Because of the work we have put in as a nation, Ireland continues to punch well above its weight globally.

We are the largest net exporter of pharmaceuticals in the world.

We are the world’s second largest exporter of computer and IT services – behind India and ahead of Germany, the UK and the United States.

We are the fifth largest exporter of beef in the world.

Globally, one in seven formula-fed babies are drinking infant formula that has been produced in Ireland.

In financial services, €1.7 trillion of funds are administered here.

For a small island, those are impressive achievements.


A Global phenomenon

The reach of Irish innovation is now truly a global phenomenon.

When you travel to the US, you will have your eyes and finger prints scanned by US immigration.

The technology that is used there comes from an Irish company called Daon. This technology is also used in Australia and in Narita airport in Japan.

If you were to undergo a medical procedure anywhere in the world, and had a stent implanted in your body, there is an 80 per cent probability that Irish technology from Creganna-Tactx Medical will be used.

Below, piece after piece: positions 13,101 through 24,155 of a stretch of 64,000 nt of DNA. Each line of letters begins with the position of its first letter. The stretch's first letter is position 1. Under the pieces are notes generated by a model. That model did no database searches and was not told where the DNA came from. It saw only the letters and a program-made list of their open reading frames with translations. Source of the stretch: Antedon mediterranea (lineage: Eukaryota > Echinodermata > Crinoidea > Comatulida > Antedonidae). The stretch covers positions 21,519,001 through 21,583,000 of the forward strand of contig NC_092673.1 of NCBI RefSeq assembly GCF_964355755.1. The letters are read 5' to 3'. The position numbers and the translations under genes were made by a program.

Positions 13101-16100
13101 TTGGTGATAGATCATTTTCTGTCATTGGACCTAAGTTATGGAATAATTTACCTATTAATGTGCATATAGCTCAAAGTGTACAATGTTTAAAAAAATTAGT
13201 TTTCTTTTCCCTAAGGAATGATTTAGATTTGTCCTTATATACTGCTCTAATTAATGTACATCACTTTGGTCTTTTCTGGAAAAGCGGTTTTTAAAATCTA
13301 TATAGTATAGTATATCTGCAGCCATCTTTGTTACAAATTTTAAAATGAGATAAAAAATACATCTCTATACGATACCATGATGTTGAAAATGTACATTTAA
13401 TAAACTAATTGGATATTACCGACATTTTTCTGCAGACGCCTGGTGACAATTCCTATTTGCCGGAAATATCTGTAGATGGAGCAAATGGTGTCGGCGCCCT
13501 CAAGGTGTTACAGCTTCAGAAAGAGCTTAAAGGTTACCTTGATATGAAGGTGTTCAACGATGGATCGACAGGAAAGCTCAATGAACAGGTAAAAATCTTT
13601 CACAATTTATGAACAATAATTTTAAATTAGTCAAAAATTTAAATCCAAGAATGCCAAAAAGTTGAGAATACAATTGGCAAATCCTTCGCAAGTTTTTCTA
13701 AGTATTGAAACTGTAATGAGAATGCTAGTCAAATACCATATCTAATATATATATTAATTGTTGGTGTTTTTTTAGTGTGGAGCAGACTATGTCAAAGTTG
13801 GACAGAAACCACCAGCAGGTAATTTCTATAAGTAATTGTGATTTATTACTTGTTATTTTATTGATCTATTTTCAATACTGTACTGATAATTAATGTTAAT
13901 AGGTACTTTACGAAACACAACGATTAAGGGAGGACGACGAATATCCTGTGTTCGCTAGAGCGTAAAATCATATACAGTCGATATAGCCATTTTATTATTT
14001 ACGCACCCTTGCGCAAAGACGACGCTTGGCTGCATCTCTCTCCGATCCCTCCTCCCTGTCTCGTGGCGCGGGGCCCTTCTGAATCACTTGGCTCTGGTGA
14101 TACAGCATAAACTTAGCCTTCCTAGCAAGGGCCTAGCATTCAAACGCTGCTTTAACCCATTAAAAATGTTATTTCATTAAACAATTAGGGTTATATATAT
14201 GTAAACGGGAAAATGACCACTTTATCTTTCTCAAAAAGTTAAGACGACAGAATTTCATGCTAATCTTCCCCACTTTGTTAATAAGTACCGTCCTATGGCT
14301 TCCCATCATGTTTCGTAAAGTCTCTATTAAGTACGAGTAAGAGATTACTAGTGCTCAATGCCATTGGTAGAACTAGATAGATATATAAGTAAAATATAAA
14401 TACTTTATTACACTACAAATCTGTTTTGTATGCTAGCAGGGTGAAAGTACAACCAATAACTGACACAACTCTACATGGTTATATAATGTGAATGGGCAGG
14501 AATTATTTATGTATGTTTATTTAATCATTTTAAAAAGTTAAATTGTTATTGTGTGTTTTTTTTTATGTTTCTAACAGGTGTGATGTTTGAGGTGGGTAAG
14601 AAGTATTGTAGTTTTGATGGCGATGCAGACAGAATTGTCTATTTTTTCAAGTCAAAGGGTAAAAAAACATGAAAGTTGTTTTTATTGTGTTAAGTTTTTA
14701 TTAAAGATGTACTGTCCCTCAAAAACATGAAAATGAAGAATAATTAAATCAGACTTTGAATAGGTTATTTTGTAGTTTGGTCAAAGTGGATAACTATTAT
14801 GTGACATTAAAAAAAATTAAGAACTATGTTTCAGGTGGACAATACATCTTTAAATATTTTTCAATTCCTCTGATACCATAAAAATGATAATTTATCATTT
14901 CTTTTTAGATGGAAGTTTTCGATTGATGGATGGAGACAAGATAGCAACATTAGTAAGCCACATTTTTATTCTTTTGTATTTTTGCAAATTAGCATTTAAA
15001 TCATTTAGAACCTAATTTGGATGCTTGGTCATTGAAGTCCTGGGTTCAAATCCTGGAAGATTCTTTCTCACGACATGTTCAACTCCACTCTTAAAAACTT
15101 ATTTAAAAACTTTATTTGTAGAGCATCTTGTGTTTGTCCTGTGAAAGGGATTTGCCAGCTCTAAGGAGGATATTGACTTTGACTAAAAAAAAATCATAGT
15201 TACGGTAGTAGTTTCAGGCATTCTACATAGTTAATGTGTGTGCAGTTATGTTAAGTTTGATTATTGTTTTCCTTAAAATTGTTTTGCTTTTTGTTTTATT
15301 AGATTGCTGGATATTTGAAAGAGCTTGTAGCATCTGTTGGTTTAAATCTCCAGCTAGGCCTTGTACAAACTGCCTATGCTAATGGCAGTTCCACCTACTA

Ireland’s Realex Payments provides e-commerce services to major corporations worldwide. Over the past 12 months, Realex has processed €9 billion of payments globally.

Operating in these state-of-the-art spheres, Irish companies will pull this country out of recession faster than many commentators expect.

This is not a repeat of the 1980s. The diversified industrial landscape we have built over several years in Ireland hasn’t gone away.

We have a strong cohort of indigenous Irish companies exporting to wider international markets than at any other time in the history of this State.

More Irish companies are engaging in research and development than ever before. Even in 2009, the worst year of recession in our history, investment in RD rose by 2 per cent.